Tag Archives: Art

Innovative Japanese fashion by ANREALAGE

Innovative Japanese fashion by ANREALAGE

My youngest sister is very much into the Japanese culture and as a result some of her interest has poured through to me. We find ourselves watching the odd documentary on NHK Network, regarding various aspects of Japanese life and culture, including fashion.

Today we came across some very interesting examples of Japanese designers pushing the boat in terms of producing something new, innovative, creative and artistic! The design house ANREALAGE has created some very unique collections and is headed by Japanese fashion designer Kunihiko Mohinara.

I want to firstly mention one of his previous collections (AW 2011/2012) where he took the concept of pixel display to a whimsical level in use with outlines and prints on his garments. It looks quite fun, unique and yet stylish. Here are some stills from a video of the catwalk which is available to view here: http://www.tokyofashionfilm.com/pages/anrealage_2011aw_collection.html

AW 2011-12 collection by ANREALAGE, Japanese Fashion
AW 2011-12 collection by Kunihiko Mohinara for ANREALAGE

What really caught my eye and interest was ANREALAGE’s most recent, AW 2013/2014 collection. Part of this collection was based on an innovative presentation of colour on garments. The models walked down wearing head to toe white, walked to the middle of the stage where there was a circular turntable and stood here. The turntable started to rotate 360 degrees and slowly the colours on the garments appeared. The garments changed to become blocks of colour, some containing patterns in pastel shades of pink, yellow, and blue. At first I thought it was just the lighting that was changing as a sort of projection on to the clothes. Then the commentator mentioned that the garments are actually made with photocronic textiles containing compounds which respond to UV light. I guess it’s similar to those reaction lenses you have on glasses where they become sunglasses as soon as you’re in the sun. But this idea is brilliant. It’s responsive and interactive!

AW 2013-14 collection by Kunihiko Mohinara for ANREALAGE
AW 2013-14 collection by Kunihiko Mohinara for ANREALAGE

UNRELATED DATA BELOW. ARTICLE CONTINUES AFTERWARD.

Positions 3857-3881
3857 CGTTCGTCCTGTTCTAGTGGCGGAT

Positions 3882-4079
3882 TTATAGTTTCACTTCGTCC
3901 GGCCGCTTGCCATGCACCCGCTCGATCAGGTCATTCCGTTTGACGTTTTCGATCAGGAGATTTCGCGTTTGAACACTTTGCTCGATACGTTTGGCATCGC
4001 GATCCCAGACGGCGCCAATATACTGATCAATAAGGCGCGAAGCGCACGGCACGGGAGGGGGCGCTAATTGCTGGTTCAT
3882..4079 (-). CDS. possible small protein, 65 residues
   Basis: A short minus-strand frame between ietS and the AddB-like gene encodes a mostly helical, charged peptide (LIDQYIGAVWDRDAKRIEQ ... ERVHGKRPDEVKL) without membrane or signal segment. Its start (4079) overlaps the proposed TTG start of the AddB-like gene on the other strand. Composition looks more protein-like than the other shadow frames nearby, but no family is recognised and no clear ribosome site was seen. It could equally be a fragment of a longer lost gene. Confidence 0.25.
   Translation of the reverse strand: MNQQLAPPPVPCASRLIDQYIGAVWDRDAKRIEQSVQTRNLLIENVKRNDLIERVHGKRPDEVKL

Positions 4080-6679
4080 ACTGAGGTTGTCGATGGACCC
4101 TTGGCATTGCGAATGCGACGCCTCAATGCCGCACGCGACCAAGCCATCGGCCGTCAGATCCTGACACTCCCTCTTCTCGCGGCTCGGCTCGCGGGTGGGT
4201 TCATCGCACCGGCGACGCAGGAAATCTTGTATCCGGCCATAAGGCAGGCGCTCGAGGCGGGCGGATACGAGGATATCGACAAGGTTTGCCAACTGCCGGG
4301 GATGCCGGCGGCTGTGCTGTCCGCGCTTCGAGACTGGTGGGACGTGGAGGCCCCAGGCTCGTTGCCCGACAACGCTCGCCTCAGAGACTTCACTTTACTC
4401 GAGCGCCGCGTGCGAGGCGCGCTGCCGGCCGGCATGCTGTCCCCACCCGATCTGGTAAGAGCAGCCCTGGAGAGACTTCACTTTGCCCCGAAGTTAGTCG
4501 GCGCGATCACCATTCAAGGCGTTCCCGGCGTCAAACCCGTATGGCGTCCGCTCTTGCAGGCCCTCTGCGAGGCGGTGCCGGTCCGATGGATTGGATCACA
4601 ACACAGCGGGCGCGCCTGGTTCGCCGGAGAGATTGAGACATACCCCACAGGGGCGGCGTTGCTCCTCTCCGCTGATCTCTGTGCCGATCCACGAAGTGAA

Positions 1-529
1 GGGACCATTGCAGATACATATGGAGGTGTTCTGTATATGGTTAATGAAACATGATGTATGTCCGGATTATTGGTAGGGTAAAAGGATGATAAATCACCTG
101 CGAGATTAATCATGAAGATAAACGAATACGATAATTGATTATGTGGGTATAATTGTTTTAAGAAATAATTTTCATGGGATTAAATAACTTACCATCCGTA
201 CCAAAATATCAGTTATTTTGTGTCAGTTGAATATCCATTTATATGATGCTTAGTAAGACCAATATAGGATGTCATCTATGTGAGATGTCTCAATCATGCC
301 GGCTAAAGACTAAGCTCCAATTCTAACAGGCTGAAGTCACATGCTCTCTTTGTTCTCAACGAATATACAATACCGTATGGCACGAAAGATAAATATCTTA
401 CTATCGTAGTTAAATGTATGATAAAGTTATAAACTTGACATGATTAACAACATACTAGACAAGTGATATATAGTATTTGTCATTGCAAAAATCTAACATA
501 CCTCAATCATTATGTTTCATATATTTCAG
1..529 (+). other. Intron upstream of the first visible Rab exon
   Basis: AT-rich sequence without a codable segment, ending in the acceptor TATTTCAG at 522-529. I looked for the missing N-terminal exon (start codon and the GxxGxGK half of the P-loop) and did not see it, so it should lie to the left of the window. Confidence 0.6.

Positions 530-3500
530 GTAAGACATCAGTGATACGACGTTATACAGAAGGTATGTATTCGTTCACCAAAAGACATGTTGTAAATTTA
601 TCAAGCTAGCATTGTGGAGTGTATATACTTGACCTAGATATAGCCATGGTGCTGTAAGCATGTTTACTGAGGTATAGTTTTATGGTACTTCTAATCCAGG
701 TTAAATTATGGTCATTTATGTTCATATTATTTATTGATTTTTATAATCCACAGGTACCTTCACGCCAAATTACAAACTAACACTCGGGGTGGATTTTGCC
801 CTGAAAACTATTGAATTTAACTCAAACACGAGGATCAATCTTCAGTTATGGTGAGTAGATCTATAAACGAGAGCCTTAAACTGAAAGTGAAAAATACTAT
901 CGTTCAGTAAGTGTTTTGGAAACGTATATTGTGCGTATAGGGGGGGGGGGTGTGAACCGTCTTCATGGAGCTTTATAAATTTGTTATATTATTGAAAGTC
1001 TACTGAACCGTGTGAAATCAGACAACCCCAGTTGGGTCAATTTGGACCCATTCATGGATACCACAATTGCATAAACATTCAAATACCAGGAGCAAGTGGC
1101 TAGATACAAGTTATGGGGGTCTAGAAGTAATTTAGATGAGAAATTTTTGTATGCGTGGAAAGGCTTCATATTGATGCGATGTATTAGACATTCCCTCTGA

Watch the video to see the effects in action:

Some of these clothes look cool even in plain white. I think this method of showcasing the clothes in all white at first forces the audience to appreciate the cuts, shapes and styles of each piece before hitting home the effect that colour can have on their appreciation of it. Fashion is an art form which sometimes is taken for granted. We all do it as it’s a bit of a commodity, daily necessity and sometimes a luxury to look for, buy and own new clothes and accessories.

A designer has so much to fulfill, the creation of something that appeals on an aesthetic level as well as in it’s fit to the human body. Therefore the cutting, stitching, wearing of the garments becomes a huge responsibility. This really comes through when you see each piece on the catwalk as a blank white foundation, the basis on which colours enhance the design.

Digital Art meets textiles

Digital Art meets textiles

For some time I’ve been considering the use of fabrics and textiles as a new medium to experiment with (and that would explain why some of my recent posts have a bit of a fashion focus).

There are so many ways that patterns can be applied to fabrics. Some of these methods are very common such as printing via machines, embroidery, crochet, lace.. and others are a bit more specialised such as the use of wooden blocks, fabric paints, laser-cutting, etc. There is so much choice and it’s almost like when you walk into a sweet shop as a kid, having to decide which one bar of chocolate to spend your pocket money on. I’m left a little overwhelmed.

Inspiring patterned textiles – a recent Topshop window display in Westfield, White City:

Window display by Topshop, Westfield, White City, London
Window display by Topshop, Westfield, White City, London